Their appeal to collectors of his day is strikingly evident in the names of the prominent identities who jealously added his paintings to their collections. One, R.D. Elliott of Melbourne (future patron of the Mildura Arts Centre), amassed such a number that he was able to afford an entire loan exhibition for showing at the Bendigo Art Gallery during 1920, the year of our painting. Gruner, returning to Australia in 1925 after managing the exhibition of Australian art at London’s Royal Academy, saw eight of his landscapes included in the major Loan Exhibition of Australian Paintings. Held at the National Gallery of Victoria in 1925, the current painting, On the Sands, lent by Sir George Tallis, was prominent among them.

A further four were borrowed from R.D. Elliott. George Russell provided Beach Carnival and J.T. Tweddle, The Bathers. It was an extraordinary show in its own right, the 395 works being selected from the cream of Melbourne’s private collections. In 1940 his stream of beach paintings had a grand finale at the Elioth Gruner Memorial Loan Exhibition arranged by the then National Art Gallery of New South Wales. Selections from the whole range of his beach subjects were on view. B.J. Waterhouse, Gallery President and fellow-artist, wrote warmly of Gruner in the catalogue introduction: ‘He was, pre-eminently, a distinguished landscape painter, possessing an acute and analytical mind, intensely receptive to the infinite and elusive variations of light and colour which he depicted poetically and lyrically with accomplished and charming technical skill’.8 Significantly, and as a testament to a life-long passion, Shelly Beach 1939, was catalogued as ‘The last completed work of the artist’.9 Gruner’s identification with the sunny beach was so complete that he gave these paintings a directness which touches on the profound.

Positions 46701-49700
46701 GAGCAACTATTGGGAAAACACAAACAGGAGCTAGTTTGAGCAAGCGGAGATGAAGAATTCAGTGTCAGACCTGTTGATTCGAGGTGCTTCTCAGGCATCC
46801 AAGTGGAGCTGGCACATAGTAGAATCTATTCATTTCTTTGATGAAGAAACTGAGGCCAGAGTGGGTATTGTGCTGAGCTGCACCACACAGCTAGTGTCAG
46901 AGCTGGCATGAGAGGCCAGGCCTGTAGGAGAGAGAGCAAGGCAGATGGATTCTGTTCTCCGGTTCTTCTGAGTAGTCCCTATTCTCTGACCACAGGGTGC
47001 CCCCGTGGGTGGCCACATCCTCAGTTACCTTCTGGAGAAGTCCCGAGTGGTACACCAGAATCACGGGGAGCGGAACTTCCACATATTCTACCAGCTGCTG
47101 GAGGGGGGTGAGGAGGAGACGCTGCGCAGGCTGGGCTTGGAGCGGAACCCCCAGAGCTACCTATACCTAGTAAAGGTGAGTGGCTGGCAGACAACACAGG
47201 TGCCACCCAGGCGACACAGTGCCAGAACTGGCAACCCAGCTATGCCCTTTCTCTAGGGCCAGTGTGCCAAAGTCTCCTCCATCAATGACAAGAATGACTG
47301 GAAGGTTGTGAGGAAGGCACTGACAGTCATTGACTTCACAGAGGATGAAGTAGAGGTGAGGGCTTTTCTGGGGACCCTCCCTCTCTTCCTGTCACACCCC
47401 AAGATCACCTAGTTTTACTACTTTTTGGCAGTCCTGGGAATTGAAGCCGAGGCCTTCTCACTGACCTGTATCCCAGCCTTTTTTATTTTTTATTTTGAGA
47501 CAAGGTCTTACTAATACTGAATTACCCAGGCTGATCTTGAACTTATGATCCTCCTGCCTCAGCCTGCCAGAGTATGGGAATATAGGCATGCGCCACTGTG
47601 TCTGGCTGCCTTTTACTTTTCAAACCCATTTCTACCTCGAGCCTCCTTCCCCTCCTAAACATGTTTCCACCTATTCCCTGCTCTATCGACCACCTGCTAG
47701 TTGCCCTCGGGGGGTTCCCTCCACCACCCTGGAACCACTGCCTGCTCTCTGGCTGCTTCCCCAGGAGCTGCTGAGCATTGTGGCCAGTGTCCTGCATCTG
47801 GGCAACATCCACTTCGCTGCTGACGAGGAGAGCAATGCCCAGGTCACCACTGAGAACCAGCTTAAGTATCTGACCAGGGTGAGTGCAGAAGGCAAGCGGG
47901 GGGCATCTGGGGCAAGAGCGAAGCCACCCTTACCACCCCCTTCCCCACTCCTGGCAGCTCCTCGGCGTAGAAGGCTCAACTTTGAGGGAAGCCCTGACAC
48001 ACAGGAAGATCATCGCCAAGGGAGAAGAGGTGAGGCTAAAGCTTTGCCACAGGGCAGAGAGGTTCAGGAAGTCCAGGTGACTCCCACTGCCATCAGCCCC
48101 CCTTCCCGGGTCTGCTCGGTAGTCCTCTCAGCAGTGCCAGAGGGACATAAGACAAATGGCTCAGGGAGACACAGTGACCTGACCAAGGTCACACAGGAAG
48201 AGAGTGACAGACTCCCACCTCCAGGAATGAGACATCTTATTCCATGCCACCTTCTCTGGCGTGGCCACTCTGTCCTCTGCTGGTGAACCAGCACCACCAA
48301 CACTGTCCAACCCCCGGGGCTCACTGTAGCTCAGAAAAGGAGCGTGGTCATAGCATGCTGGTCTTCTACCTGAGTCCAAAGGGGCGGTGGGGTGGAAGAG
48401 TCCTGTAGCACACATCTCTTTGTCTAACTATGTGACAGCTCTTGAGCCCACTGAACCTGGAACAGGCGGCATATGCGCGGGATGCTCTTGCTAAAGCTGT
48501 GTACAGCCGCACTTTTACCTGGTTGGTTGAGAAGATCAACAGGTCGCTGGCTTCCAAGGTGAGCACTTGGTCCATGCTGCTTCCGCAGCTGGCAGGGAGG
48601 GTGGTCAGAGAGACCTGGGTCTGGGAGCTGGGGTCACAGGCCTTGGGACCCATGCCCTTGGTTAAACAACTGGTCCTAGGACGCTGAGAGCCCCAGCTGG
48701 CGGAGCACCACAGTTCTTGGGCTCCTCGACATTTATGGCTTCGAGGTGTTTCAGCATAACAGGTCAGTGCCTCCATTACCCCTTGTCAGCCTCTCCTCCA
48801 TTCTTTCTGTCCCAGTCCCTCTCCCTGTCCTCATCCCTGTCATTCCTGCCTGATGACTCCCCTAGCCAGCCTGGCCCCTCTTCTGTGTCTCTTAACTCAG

Footnotes
1. Rees, L., The Small Treasures of a Lifetime: Some Early Memories of Australian Art
and Artists, Ure Smith, Sydney, 1969, p.117
2. The seven paintings which won the Wynne Prize are now shared between the Art Gallery of New South Wales (five) and the National Gallery of Australia, Canberra, (two).
3. ‘Society of Artists. The Best Show For Years’, Sydney Morning Herald, 20 November 1912, p.20
4. McCrae, H., ‘Homage to Greatness of Gruner’, Sunday Times, Sydney, 15 August 1926, p.2
5. Ibid
6. ‘Oil Paintings. Mr. Gruner’s Exhibition’, Sydney Morning Herald, 11 August 1926, p.10
7. Pearce, B., Elioth Gruner 1882-1939, Art Gallery of New South Wales, Sydney 1983, p.30
8. Elioth Gruner Memorial Loan Exhibition [catalogue], National Art Gallery of New South Wales, 1940, p.3
9. Ibid, catalogue number 85, p.20

David Thomas